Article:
You're reading How To Add Legends To Charts In Python?

Excel Alternatives To Radar Charts

I get the fanfare around infographics. They’re used to make information more appealing, grab attention, awaken interest, lessen boredom and make that information memorable and easier to understand.

However sometimes they don’t deliver on all points and often miss the most important point, which is to quickly and clearly communicate your message.

Just take the graphic below by chúng tôi titled “Rebalance of power”, which I wouldn’t say is strictly an infographic but it’s had a bit of zhushing. To test its effectiveness see how long it takes you to:

compare one region’s results to another

find the region with the lowest unemployment %

compare the shape of each region’s radar charts

Now, my economics training consists of one semester as part of my accounting qualification so perhaps I’m not the target audience for this infographic. That said, if the target audience are economists then I’d have thought they don’t need it all pretty to get the message.

So for the purpose of this post let’s assume that the target audience is your average man on the street because I want to address the use of radar charts in general and look at alternatives for them.

Chart Effectiveness

Before we dive in to critiquing the infographic let’s recap the purpose of a chart, which also applies to an infographic:

The goal with any chart or graph is to clearly and quickly communicate your message.

Testing the info-graphic against that statement, and assuming the target audience is your average Joe Blow, it falls short.

To Map or not to Map

Whenever you’re reporting data by region or country it’s tempting to use a map. However the map in this example, while attention grabbing, is really just a space hogging, fancy legend with no substance or message to deliver.

Off the Radar

The radar charts are the real problem here though.

Radar charts display data in a circular fashion, which is the opposite of the straight line comparisons we’re able to subconsciously perform. This means we have to work hard to make any comparisons and as a result we’re likely to make mistakes in our assumptions.

I could go on scolding radar charts but Stephen Few has already written this paper; “Keep Radar Graphs Below the Radar – Far Below”.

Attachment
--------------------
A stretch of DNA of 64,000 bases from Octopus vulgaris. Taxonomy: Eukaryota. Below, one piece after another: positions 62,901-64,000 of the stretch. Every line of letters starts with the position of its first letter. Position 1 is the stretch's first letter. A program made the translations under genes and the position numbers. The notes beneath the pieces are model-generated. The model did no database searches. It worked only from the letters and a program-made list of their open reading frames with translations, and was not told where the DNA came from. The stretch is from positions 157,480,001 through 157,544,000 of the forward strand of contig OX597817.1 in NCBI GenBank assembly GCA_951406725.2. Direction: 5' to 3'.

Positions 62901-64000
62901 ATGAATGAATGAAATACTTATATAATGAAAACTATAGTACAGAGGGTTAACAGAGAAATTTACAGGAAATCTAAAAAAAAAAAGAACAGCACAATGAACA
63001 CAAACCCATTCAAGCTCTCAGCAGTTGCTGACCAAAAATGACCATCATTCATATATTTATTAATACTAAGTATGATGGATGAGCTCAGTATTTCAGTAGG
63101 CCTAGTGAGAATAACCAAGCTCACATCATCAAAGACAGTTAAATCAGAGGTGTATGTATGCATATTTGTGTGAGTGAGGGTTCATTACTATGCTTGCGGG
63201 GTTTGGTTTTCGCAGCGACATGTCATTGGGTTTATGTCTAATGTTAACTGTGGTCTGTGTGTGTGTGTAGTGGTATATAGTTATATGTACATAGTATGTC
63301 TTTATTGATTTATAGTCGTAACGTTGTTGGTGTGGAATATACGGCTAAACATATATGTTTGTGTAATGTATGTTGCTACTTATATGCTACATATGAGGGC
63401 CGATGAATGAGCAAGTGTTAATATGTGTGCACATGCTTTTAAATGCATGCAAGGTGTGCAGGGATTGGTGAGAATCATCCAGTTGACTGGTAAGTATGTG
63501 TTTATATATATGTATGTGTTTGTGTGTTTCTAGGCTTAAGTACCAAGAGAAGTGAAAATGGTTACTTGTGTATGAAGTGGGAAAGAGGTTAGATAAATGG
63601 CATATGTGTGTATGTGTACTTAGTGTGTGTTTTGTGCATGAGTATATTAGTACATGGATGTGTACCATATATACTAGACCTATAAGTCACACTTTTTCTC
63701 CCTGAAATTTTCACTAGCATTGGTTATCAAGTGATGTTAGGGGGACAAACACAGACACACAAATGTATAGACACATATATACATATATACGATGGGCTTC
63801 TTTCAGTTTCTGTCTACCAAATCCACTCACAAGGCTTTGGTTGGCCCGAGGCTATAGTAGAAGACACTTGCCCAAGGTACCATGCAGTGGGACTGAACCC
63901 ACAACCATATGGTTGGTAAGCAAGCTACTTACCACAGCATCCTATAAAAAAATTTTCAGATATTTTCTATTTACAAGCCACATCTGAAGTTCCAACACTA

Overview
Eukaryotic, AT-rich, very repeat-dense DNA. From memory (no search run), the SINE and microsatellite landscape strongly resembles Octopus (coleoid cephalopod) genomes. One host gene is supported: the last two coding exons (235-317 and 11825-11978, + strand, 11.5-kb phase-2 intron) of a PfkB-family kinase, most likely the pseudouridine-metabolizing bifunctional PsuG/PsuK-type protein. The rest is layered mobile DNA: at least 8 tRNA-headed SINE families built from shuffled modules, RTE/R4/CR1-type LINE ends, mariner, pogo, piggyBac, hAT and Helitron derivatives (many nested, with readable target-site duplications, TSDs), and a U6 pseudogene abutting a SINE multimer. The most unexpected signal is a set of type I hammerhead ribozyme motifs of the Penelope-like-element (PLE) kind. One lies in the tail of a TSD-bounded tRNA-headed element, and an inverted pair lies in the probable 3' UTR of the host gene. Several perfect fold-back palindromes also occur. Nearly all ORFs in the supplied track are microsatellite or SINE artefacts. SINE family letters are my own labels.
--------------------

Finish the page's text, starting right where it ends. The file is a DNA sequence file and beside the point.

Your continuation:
The data consists of multiple measures that require different quantitative scales, which a bar graph cannot accommodate.

The objective of the graph is to assess the symmetry of the values rather than to compare their magnitudes.

The data fits a circular display because it is intuitively circular in nature or by convention.

That said, I still think most of the time you’re better off using charts that allow you to plot data in a linear fashion as this makes it easier for all ability levels to interpret. i.e. not only Economists.

Download

Download the Excel workbook to see close ups of the images below and how I set up the Conditional Formatting and in-cell bar charts.

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Note: This is a .xlsx file please ensure your browser doesn’t change the file extension on download.

Excel Alternatives to Radar Charts

One option is to use Conditional Formatting Data Bars as shown below:

Boring, I hear you say 🙂 I agree it doesn’t have the same attention grabbing appeal of the infographic but it’s a lot quicker and easier to interpret and your readers will thank you for that.

If you wanted to retain some of the eye catching infographic effect you could do something like this:

But, personally I think grouping the data by region makes comparisons difficult. And if you retain the grouping by measure (see below), then the colour coding makes it look like a Christmas tree and you don’t know where to look first:

Note: the map in this example is a static image. This tutorial does not cover creating choropleth maps in Excel but you can find some choropleth chart templates here.

Moral of the Story

If you want to compare data across multiple criteria and regions then radar charts are not ideal. Better choices are Conditional Formatting Data Bars, bar charts, small multiples and Sparklines.

How To Add Tag Input In Reactjs?